Book, Multimedia, and Meeting Reviews: Media Reviews
Civetta, Taylor, and Kirby's Critical Care, 4th ed.
Andrea Gabrielli, A. Joseph Layon, Mihae Yu, eds. Philadelphia, PA: Lippincott Williams & Wilkins, 2009. ISBN 10: 0-7817-6869-1, ISBN 13: 978-0-7817-6869-6. 2765 pages, $249.00.
It has been 12 years since the last edition of Civetta's Critical Care was released, and critical care has changed greatly during this period of time. This long-awaited 4th edition of Critical Care addresses many of the important changes in critical care medicine that have occurred during the last decade. Originally published in 1988, this comprehensive multiauthored text is best suited for the critical care practitioner and trainees. The material in this text draws on the expertise of its numerous authors, and each section is thoroughly researched and extensively referenced to provide the reader with an up-to-date understanding of the current issues in critical care medicine.
This book is organized into 20 sections containing a total of 178 chapters. The overall organization of the book has been modified and 3 new sections have been added since the last edition. In the previous edition of this textbook, chapters describing different shock states were scattered through the various sections on organ systems. The 4th edition creates a new section on shock states and collates the information on various shock states under one heading, consistent with contemporary approaches to the critically ill patient. A similar but slightly less effective effort has been made in the creation of the new section entitled Pharmacology, Nutrition, Toxicology, and the Environment in which “orphan” topics have been gathered under a catchall heading. The last new section, Specialized Management Issues: Disaster Management, contains a series of new chapters dealing with the topics of mass casualty, triage, and bioterrorism, which has clearly gained new relevance since the publication of the last edition. These new chapters serve as excellent primers to these fledgling topics.
In addition to the new chapters associated with the section on disaster management, new chapters address other important changes in the practice of critical care medicine over the past decade, including the changing attitudes toward quality and safety, as well as the economic issues in providing critical care. Although the chapter on radiologic evaluation has been expanded to include ultrasound, there is minimal new content regarding the use of ultrasonic techniques.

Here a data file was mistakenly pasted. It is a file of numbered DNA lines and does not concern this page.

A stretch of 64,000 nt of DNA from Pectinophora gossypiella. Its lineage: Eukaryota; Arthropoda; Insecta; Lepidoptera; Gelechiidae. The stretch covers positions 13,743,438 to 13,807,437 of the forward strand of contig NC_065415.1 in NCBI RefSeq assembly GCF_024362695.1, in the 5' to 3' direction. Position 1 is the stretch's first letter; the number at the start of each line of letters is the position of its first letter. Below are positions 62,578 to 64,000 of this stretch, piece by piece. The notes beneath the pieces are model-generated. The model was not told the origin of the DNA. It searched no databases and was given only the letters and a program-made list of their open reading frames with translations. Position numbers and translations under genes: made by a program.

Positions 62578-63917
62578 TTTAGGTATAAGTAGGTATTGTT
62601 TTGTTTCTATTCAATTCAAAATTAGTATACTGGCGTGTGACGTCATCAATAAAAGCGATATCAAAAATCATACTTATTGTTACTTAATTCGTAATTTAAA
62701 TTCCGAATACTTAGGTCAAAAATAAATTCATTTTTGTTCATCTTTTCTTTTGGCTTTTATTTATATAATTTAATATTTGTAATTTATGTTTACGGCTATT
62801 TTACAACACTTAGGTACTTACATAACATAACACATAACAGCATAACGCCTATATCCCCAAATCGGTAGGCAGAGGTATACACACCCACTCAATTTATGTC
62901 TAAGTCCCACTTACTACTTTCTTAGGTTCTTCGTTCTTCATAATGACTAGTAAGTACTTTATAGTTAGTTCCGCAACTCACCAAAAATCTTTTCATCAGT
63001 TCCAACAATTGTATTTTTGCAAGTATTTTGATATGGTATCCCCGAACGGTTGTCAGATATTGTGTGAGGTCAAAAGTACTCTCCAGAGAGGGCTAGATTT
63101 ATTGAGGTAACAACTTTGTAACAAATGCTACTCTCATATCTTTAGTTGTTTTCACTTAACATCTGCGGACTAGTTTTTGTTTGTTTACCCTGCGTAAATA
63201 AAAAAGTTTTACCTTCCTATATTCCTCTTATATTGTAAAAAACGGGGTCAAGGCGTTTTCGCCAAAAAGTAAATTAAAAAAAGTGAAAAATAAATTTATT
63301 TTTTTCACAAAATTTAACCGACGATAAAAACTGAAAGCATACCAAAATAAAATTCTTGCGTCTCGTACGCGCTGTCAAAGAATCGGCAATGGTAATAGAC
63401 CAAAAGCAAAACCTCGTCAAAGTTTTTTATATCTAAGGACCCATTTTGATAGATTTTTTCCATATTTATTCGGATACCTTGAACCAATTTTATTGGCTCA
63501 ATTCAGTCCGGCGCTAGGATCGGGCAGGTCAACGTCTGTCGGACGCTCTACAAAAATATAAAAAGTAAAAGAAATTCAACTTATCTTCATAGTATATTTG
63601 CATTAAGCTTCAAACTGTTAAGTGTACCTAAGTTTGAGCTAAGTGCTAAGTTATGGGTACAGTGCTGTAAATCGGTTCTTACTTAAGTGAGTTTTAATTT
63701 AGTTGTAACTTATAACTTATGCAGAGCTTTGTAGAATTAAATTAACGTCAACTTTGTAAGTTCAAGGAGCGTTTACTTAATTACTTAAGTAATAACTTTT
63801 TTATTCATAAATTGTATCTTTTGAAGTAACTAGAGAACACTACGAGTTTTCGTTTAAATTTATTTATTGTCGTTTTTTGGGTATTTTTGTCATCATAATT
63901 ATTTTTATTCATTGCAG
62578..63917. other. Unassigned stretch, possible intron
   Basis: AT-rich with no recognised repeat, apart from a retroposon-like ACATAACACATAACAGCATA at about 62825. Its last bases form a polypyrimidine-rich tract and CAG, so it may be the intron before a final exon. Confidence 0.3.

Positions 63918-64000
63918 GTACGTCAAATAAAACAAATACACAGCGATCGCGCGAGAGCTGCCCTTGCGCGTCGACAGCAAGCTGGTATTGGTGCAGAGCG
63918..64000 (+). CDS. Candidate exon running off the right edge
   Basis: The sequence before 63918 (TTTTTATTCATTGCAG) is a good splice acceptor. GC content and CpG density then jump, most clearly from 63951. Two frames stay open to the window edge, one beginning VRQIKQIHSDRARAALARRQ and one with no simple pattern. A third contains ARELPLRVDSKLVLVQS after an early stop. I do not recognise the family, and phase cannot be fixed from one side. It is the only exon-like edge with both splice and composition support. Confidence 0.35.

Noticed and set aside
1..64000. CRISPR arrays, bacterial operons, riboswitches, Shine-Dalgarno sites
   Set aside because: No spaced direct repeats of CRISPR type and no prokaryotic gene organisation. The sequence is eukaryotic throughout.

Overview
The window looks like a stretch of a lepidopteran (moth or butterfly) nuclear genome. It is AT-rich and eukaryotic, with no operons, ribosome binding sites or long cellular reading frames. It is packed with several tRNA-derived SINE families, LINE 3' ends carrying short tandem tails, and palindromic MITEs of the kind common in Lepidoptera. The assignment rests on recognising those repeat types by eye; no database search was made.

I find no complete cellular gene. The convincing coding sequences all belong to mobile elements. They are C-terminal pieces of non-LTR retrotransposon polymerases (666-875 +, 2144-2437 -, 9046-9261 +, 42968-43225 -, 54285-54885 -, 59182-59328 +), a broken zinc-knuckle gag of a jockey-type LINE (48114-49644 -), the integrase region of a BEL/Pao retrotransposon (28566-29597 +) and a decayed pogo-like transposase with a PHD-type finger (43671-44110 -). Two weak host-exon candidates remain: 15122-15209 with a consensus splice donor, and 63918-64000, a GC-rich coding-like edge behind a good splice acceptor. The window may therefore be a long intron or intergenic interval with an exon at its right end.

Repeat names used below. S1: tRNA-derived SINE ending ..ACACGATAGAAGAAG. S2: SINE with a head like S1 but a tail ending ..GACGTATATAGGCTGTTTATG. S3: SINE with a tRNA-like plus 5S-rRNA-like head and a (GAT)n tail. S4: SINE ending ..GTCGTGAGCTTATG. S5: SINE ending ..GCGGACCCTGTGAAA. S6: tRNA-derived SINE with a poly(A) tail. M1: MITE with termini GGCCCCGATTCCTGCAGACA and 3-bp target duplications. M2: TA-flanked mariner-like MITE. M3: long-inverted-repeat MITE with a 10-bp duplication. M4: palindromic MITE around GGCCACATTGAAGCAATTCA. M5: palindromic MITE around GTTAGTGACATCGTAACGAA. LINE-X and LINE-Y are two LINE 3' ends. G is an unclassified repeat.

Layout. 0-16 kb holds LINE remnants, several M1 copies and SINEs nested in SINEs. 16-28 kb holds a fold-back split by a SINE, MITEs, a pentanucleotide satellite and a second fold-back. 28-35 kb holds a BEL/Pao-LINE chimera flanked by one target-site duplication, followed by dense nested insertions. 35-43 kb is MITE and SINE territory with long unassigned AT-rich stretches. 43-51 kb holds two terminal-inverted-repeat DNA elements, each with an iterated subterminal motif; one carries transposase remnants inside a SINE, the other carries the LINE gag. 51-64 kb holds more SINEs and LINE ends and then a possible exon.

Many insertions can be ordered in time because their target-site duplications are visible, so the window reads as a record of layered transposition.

With the advent of the information age since the last edition was published, the new edition of this textbook comes with a subscription to an online version of the book. The online content is a verbatim copy of the material, which adds to the portability of the text, but provides no real “value-added” content. The search function available through the website appears to be based on simple word finding, and rarely guides the user to the most relevant information. The table of contents and index are more useful when searching for specific material. A more intuitive search function would exponentially boost the user's experience with the online version of the textbook.
A noteworthy asset of the latest version of this text is the exceptional quality of the photographs and figures. Every chapter in the book is supplemented with numerous high-quality visual images. The clarity of the photographic material is superb and is readily apparent from examining the details in the radiographs. The high quality of the visual representations of the subject matter adds significantly to the overall readability of the text.
In summary, this textbook provides a comprehensive and up-to-date overview of critical care medicine. It provides a strong foundation in the core critical care topics, while also retaining an awareness of the changing nature of the field. This textbook is an excellent study guide for the intensivist in training and a useful reference resource for the seasoned intensivist.
Mark Romig, MD
Todd Dorman, MD, FCCM
Department of Anesthesiology and Critical Care Medicine
Johns Hopkins School of Medicine